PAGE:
With Taft out of the race some Republican conservatives favored General MacArthur. However, MacArthur’s chances were limited by the fact that he was leading Allied forces against Japan, and thus could not campaign for the nomination. His supporters entered his name in the Wisconsin primary nonetheless. The Wisconsin primary proved to be the key contest, as Dewey won by a surprisingly wide margin. He took fourteen delegates to four for Harold Stassen, while MacArthur won the three remaining delegates. Willkie was shut out in the Wisconsin primary; he did not win a single delegate. His unexpectedly poor showing in Wisconsin forced him to withdraw as a candidate for the nomination. However, at the time of his sudden death in early October 1944, Willkie had endorsed neither Dewey nor Roosevelt. At the 1944 Republican National Convention in Chicago, Illinois, Dewey easily overcame Bricker and was nominated for president on the first ballot. Dewey, a moderate to liberal Republican, chose the conservative Bricker as his running mate. Dewey originally preferred fellow liberal California Governor Earl Warren, but agreed on Bricker to preserve party unity (Warren became Dewey's vice presidential candidate in the election of 1948). Bricker was nominated for vice president by acclamation.
The fall campaign
The Republicans campaigned against the New Deal, seeking a smaller government and less-regulated economy as the end of the war seemed in sight. Nonetheless, Roosevelt’s continuing popularity was the main theme of the campaign. To quiet rumors of his poor health, Roosevelt insisted on making a vigorous campaign swing in October and rode in an open car through city streets.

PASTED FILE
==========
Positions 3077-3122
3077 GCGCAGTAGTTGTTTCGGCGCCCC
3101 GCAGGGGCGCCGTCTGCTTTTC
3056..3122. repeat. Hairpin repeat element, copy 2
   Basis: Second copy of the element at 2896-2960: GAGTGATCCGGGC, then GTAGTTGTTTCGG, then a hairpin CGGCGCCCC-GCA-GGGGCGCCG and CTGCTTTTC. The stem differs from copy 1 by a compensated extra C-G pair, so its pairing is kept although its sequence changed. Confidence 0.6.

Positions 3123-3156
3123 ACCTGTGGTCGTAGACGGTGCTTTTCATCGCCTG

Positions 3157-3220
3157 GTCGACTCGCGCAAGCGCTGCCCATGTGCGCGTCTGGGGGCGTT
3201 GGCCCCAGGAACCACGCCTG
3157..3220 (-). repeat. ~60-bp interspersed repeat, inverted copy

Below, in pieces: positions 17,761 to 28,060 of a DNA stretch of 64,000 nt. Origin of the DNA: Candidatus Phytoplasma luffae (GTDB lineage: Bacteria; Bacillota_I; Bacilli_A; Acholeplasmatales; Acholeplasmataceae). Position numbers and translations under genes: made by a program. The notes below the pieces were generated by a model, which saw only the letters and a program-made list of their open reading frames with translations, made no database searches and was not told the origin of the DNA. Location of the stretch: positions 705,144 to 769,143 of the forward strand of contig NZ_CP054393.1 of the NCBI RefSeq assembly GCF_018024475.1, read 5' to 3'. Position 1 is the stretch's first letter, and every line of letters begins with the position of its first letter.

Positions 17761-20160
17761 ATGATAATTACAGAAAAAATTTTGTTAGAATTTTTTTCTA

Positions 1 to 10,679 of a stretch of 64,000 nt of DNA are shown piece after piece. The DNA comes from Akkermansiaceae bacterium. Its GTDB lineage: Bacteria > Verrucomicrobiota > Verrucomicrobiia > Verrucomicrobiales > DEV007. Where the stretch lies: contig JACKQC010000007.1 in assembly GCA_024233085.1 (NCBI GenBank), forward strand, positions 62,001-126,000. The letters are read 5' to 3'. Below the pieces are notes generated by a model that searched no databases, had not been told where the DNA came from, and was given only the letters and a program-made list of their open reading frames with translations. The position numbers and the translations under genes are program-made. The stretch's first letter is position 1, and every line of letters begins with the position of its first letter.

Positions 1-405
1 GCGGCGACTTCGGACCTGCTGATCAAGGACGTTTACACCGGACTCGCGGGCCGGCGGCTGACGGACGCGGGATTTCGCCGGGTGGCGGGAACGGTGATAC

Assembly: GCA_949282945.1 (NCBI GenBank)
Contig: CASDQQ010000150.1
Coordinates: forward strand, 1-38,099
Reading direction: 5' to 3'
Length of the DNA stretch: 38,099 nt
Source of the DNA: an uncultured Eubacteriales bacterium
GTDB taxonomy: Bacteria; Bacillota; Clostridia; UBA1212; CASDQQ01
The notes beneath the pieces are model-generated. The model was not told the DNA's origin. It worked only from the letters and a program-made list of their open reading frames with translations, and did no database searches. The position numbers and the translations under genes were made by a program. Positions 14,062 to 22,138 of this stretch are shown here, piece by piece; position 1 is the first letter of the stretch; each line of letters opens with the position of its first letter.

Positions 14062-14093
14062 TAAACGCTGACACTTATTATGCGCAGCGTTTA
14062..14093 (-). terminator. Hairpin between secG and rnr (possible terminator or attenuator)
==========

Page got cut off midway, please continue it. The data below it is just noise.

A high point of the campaign occurred when Roosevelt, speaking to a meeting of labor union leaders, gave a speech carried on national radio in which he ridiculed Republican claims that his administration was corrupt and wasteful with tax money. He particularly ridiculed a Republican claim that he had sent a US Navy warship to pick up his Scottish Terrier Fala in Alaska, noting that “Fala was furious” at such rumors. The speech was met with loud laughter and applause from the labor leaders. In response, Dewey gave a blistering partisan speech in Oklahoma City, Oklahoma, a few days later on national radio, in which he accused Roosevelt of being “indispensable” to corrupt big-city Democratic organizations and American Communists; he also referred to members of Roosevelt's cabinet as a “motley crew”. However, American battlefield successes in Europe and the Pacific during the campaign, such as the liberation of Paris in August 1944 and the successful Battle of Leyte Gulf in the Philippines in October 1944, made Roosevelt unbeatable.